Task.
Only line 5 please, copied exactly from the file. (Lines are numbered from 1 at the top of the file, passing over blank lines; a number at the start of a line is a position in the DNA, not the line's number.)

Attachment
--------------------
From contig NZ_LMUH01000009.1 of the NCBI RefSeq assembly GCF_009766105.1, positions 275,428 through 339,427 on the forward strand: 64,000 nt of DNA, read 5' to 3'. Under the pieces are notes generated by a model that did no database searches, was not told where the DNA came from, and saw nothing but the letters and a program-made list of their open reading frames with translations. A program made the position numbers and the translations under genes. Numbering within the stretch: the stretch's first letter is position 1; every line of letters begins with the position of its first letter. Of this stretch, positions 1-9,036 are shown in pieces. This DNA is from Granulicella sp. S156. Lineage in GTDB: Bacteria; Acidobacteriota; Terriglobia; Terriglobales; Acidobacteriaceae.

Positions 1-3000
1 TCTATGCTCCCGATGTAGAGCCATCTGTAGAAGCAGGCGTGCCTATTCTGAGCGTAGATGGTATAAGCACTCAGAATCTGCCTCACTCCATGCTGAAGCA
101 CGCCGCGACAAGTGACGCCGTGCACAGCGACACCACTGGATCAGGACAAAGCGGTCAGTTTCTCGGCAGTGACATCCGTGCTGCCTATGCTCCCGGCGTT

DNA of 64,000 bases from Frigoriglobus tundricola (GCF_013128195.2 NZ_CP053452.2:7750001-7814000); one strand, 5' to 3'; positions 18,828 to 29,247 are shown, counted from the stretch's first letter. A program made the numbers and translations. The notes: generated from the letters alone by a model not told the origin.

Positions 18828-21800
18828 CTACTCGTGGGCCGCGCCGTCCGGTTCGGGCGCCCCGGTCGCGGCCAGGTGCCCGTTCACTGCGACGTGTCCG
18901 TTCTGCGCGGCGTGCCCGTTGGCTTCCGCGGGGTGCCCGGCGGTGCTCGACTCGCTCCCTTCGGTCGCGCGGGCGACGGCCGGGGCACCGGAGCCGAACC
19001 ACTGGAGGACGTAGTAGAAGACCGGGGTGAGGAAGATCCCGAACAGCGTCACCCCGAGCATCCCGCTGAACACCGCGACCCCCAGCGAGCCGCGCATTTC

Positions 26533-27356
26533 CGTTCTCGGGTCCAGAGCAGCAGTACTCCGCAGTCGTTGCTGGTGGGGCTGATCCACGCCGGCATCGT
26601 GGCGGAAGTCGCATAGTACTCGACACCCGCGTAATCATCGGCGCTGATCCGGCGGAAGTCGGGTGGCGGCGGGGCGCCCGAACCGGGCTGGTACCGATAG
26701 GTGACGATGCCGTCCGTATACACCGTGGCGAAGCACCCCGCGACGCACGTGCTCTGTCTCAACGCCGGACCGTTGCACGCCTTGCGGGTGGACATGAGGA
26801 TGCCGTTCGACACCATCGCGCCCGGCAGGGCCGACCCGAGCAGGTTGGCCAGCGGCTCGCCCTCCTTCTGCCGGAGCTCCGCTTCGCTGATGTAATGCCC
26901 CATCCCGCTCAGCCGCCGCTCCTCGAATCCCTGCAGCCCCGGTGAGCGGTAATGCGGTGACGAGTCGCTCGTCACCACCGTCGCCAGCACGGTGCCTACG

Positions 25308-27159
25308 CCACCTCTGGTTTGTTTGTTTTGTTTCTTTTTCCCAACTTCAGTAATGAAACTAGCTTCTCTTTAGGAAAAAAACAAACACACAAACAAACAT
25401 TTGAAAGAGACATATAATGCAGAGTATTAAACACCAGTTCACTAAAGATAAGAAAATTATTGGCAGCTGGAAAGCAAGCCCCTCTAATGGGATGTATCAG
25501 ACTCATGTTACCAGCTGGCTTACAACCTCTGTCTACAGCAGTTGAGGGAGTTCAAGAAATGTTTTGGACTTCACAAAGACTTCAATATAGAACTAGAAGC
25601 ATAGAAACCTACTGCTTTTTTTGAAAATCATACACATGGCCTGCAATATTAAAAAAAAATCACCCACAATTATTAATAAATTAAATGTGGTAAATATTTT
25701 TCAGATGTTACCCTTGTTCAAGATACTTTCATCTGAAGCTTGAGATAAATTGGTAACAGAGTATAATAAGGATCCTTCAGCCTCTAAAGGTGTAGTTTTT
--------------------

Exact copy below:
DNA of 64,000 bases from Frigoriglobus tundricola (GCF_013128195.2 NZ_CP053452.2:7750001-7814000); one strand, 5' to 3'; positions 18,828 to 29,247 are shown, counted from the stretch's first letter. A program made the numbers and translations. The notes: generated from the letters alone by a model not told the origin.